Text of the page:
Turkey's Prime Minister Tayyip Erdogan steps on top of a bus to address his supporters as police guard him upon his arrival to Esenboga Airport in Ankara on June 9, 2013. Reuters

The New York Times editorial board has written a pretty much true piece on the "turmoil" going on in Turkey, saying that Prime Minister Recep Tayyip Erdogan has had "many opportunities over the last three weeks to resolve the political crisis in Turkey peacefully and quickly. However, with almost every statement and directive[,] he has made the situation worse, increasing concerns at home and abroad over his authoritarian tendencies and Turkey's future as a democratic model in the Muslim world."

I have no great umbrage to take with the piece; I agree with it. But if I may, I'm going to be a smidge nit-picky, and it has to do with this bit here:

"Mr. Erdogan has worked hard to promote Turkey as a democracy aligned with the United States and Europe. Yet he is now intimidating the local news media, attacking the international news media, making veiled anti-Semitic remarks and suggesting that undefined 'foreign forces' are behind the unrest."

The word in contention is "now." Cause, really, all of the above is normal behavior. I'm going to keep these examples short, otherwise I'd be here all day. So let's tackle the intimidation of the local media first.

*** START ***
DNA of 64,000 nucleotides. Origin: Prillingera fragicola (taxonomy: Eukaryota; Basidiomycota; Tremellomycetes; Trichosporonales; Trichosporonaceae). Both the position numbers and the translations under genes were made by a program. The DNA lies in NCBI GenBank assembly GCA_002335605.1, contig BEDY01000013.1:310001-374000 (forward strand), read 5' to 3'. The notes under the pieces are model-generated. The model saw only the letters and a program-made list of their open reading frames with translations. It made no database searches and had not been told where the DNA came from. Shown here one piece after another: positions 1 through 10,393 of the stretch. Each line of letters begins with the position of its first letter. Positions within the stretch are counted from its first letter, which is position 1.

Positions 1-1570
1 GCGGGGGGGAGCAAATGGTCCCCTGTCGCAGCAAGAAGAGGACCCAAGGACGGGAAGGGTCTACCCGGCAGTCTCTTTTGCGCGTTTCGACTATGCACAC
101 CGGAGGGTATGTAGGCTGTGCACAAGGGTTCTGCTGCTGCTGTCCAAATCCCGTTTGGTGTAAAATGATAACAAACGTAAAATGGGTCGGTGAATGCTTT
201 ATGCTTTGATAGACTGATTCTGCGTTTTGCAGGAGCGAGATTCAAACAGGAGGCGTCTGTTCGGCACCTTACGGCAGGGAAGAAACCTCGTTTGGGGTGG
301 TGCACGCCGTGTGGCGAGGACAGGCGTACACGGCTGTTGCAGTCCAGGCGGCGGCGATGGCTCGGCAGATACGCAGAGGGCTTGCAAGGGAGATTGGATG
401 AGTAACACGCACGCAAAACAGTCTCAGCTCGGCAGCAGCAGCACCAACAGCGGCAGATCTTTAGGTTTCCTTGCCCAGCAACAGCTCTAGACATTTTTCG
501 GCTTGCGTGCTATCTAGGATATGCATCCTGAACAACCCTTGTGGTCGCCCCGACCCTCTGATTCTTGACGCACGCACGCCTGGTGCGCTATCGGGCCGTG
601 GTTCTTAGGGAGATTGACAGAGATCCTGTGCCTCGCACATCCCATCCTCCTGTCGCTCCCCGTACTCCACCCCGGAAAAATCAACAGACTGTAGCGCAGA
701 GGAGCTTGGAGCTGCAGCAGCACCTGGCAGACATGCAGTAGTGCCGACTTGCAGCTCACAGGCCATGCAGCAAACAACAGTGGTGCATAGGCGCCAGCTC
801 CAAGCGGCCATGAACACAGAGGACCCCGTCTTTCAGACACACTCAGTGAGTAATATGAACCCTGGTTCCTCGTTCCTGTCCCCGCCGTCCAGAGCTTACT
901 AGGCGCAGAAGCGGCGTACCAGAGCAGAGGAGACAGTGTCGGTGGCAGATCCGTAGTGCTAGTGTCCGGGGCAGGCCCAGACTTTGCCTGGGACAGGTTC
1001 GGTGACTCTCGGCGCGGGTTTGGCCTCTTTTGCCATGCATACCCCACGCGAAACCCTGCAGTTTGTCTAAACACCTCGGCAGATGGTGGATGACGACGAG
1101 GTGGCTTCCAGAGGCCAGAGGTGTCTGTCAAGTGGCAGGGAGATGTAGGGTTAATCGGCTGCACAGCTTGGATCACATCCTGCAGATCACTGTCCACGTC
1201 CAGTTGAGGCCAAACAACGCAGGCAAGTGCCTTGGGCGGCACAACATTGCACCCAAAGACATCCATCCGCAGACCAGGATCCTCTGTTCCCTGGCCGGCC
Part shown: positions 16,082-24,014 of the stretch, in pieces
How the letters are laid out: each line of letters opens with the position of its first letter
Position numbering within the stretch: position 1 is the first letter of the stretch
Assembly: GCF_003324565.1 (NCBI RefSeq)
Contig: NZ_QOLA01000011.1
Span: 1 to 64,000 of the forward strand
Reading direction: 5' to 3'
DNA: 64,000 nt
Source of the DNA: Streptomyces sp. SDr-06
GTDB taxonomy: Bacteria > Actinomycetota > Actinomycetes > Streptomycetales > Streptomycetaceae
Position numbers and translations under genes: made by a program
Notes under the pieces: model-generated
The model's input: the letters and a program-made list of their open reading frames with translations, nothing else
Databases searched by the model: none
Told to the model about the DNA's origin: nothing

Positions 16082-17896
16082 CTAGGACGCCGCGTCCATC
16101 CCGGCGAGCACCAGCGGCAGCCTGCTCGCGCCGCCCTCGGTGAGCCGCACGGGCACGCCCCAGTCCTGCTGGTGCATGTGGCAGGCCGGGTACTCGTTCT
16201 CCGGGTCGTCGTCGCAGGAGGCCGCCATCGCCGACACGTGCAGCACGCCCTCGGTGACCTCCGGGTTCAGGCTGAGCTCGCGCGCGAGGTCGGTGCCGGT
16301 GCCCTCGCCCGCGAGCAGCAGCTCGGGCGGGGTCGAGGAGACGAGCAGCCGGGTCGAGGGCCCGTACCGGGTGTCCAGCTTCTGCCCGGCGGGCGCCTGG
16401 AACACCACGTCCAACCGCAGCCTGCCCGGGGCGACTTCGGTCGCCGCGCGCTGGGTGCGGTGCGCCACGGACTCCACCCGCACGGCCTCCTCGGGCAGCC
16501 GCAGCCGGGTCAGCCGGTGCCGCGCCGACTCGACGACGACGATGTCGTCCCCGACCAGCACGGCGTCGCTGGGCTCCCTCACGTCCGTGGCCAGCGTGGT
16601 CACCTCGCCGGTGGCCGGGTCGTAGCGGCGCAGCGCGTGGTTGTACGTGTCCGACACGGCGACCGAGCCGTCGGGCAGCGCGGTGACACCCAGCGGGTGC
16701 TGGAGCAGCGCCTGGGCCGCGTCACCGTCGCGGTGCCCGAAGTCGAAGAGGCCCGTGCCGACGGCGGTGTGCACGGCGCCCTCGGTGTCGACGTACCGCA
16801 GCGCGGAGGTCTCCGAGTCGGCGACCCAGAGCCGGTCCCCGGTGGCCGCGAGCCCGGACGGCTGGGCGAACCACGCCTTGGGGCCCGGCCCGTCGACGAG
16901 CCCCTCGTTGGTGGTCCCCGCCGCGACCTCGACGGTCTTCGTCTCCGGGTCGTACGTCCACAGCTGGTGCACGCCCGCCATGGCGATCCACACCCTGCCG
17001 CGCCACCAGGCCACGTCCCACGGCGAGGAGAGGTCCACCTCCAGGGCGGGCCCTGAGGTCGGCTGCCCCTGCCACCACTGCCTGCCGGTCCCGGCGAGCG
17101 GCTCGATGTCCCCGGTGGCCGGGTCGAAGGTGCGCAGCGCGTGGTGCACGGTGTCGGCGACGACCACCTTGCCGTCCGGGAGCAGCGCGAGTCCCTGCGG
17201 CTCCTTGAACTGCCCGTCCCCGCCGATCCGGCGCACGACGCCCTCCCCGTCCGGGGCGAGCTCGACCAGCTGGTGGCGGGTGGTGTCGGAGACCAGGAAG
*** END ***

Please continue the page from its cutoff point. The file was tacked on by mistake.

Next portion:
At the end of 2011, the Committee to Protect Journalists reported that as many as 5,000 criminal cases were pending against journalists. In October 2012, a CPJ report found that "Erdogan has publicly deprecated journalists, urged media outlets to discipline or fire critical staff members, and filed numerous high-profile defamation lawsuits. Turkey's press freedom situation has reached a crisis point."

When the CPJ report came out, Turkey had more imprisoned journalists than China and Iran combined, and it's still No. 1 in freedom of press abuses. While we're on the topic of Erdogan's assault on the local press, let's broaden it to the international stage. I'll give you a short example.

Talking to his supporters in the Anatolian province of Kayseri last July, Erdogan deemed the time appropriate to call out the Wall Street Journal for its "biased" reports on the June 22, 2012, downing of a Turkish military jet by Syrian air defense because it was in Syrian airspace. Erdogan rejected that report, claiming the jet was shot down in international airspace.

Because of WSJ's report, Erdogan challenged the paper to reveal its sources while calling it "despicable" and accusing it of "covering the truth of their stories. They have published lies earlier as well."

As for making "veiled anti-Semitic remarks," Erdogan's remarks haven't always been, err, subtle, as Samuel Westrop pointed out earlier this year for the Gatestone Institute.

"In November 1998, the Institute for Jewish Policy Research released its annual report on current trends in anti-Semitism across the world. In the section for Turkey, the journal quoted the then-mayor of Instanbul, Recep Tayyip Erdogan, in June 1997, at a meeting organized by the municipality to celebrate the city's conquest by the Ottoman Turks, remarking: 'The Jews have begun to crush the Muslims of Palestine, in the name of Zionism,' the mayor said, 'today, the image of the Jews is no different from that of the Nazis.'"

Westrop goes on to name a few more, which you can read here.

In short (somewhat), the New York Times is correct in its editorial, it's just that Erdogan's behavior is not anything new, but "now" thrust onto the world stage for all to see.